On the Life and the Passion of Christ

On the Life and the Passion of Christ (CPC 0113) is an apocryphal account of Jesus written in Sahidic. According to its written introduction, it is "a homily which the holy Apa Cyril [...] delivered", meaning Cyril of Jerusalem. Scholars, however, assume the homily to be a Pseudo-Cyrillian work. It is dated no earlier than the 8th century AD and, according to the introduction, was delivered "in the early morning of the fourth day of the Great Pascha", making it an Easter homily focusing mostly on the passion of Christ.[1]

ManuscriptsEdit

The homily can be found in its entirety in manuscript M610 of the Pierpont Morgan Library found in the Coptic Monastery of Saint Michael in Egypt in 1910, and in part as a palimpsest in manuscript E 16262 of the Museum of the University of Pennsylvania.[2]

HistoryEdit

ContentEdit

Pseudo-Cyril claims his sources to be "the writings of our fathers, the apostles", most prominently the "Constitutions of the Apostles", found in the house of Mary, the mother of Mark, and read to Pseudo-Cyril by a priest named Bachius.[3]

Some interesting elements and claims of the homily which elaborate on or deviate from the traditional gospel narrative are:[4]

  • The Jews' motive for killing Jesus was the fact that his followers ceased going to the temple and paying tithes.
  • Nicodemus and Joseph of Arimathea defended Jesus in front of the Sanhedrin.
  • Nicodemus was baptized by Jesus
  • Judas' betrayal was incited by his wife.
  • Judas had to point out Jesus because the latter could and did miraculously change his appearance.
  • Jesus curses Judas and his wife upon his arrest and predicts their deaths.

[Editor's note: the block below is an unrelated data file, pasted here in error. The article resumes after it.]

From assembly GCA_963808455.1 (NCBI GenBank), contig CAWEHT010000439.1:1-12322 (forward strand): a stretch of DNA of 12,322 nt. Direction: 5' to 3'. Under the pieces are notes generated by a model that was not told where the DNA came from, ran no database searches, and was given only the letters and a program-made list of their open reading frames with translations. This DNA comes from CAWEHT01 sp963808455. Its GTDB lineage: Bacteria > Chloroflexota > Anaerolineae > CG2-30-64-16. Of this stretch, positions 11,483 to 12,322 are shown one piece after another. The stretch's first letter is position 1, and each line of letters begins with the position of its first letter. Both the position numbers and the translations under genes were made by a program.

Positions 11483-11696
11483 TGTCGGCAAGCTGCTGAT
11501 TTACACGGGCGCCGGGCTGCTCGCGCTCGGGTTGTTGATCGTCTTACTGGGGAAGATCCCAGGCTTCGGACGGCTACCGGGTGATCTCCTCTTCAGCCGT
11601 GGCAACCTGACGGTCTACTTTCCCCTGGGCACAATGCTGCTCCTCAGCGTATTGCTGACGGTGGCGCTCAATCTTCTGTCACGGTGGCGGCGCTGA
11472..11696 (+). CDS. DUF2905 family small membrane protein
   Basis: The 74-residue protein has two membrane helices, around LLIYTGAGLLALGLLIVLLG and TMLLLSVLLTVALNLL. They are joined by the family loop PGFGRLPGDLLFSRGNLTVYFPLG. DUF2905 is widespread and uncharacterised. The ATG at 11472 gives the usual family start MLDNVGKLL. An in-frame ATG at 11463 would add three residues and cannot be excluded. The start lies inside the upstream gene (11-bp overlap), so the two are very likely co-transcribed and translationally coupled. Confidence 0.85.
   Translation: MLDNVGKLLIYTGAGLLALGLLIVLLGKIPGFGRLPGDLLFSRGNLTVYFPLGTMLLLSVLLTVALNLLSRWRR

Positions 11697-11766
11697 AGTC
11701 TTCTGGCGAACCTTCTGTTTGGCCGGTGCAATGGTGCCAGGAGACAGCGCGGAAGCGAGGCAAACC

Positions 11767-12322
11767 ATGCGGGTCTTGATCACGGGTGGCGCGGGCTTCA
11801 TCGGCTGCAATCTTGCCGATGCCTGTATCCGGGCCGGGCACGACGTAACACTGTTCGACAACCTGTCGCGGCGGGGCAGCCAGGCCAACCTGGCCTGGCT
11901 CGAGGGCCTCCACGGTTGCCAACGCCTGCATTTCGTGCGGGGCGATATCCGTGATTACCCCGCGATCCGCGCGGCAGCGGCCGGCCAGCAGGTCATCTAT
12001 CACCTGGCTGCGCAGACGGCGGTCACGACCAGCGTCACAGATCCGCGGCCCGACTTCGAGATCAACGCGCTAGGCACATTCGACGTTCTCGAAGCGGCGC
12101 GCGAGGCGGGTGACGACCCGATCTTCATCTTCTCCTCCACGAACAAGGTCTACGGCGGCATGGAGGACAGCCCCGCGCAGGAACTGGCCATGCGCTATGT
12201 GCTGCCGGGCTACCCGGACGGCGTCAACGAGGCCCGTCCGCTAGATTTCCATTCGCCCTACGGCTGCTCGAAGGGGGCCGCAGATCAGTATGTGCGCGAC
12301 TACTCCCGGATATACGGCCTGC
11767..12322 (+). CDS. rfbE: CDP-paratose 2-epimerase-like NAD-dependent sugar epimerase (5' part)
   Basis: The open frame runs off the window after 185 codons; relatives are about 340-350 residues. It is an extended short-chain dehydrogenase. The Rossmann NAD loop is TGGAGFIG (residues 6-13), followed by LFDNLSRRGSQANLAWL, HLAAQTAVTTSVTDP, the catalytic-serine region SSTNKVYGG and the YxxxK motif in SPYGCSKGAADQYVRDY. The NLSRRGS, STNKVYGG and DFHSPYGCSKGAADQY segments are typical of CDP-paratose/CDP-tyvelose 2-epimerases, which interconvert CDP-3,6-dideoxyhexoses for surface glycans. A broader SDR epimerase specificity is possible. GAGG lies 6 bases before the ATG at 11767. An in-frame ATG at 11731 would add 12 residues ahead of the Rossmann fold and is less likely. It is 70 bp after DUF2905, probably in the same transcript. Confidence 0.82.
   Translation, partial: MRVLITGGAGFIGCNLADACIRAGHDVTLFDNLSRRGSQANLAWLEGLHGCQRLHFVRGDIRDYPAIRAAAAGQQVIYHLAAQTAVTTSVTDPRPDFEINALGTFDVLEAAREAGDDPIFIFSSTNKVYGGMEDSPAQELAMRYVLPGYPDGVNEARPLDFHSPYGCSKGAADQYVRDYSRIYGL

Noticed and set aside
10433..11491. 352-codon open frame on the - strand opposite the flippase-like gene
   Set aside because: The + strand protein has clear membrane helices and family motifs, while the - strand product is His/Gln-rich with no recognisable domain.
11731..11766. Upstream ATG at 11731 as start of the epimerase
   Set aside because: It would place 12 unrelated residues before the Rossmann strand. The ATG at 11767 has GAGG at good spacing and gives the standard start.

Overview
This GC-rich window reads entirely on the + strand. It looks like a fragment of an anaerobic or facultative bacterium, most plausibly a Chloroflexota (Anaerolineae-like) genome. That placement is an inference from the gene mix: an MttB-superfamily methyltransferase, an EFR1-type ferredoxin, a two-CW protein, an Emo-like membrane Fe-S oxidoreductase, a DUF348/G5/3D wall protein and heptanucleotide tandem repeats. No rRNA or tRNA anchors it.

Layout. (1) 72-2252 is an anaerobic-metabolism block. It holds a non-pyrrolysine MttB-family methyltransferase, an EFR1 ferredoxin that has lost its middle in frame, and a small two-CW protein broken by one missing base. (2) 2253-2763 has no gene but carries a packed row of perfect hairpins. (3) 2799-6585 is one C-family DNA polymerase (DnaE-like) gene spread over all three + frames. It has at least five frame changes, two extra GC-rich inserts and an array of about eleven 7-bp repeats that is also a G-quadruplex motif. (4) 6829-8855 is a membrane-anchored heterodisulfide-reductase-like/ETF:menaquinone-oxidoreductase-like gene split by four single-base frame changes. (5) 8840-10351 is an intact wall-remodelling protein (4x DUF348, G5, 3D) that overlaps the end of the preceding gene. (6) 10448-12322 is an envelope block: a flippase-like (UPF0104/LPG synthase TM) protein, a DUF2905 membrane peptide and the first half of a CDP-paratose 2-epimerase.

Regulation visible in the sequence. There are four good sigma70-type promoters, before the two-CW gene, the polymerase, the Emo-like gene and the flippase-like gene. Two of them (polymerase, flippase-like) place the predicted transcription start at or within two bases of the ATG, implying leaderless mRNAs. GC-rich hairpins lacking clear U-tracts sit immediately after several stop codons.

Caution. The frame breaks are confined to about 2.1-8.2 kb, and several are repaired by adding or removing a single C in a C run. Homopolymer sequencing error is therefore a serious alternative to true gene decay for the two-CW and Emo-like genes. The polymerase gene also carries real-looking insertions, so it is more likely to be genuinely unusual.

• Pilate and Jesus share a meal and the former offers to sacrifice the life of his own son in exchange for Jesus', which Jesus declines.
  • Jesus demonstrates his divinity by turning invisible in front of Pilate, who faints.
  • Jesus is apparently accommodated by Pilate in the latter's own house.
  • A dream of Pilate's is recounted in which an eagle from heaven (a symbol for Jesus) is crucified, revives and flies up to heaven again, among other things. Jesus interprets Pilate's dream for him as his passion, resurrection and the subsequent spread of the Gospel.
  • Pilate's wife, named Procla, has a dream in which and eagle gives her a warning.
  • Jesus predicts the death of Pilate and his wife.

Pseudo-Cyril ends his homily with a promise to deliver another on the death and resurrection of Jesus at a later time.

ReferencesEdit

  1. ^ Van den Broek, Roelof. Pseudo-Cyril of Jerusalem On the Life and the Passion of Christ : A Coptic Apocryphon, Supplements to Vigiliae Christianae. Leiden: Koninklijke Brill NV, 2013, p. 69
  2. ^ Van den Broek, p. 1.
  3. ^ Van den Broek, p. 9, 73-74.
  4. ^ Van den Broek, p. 73-76.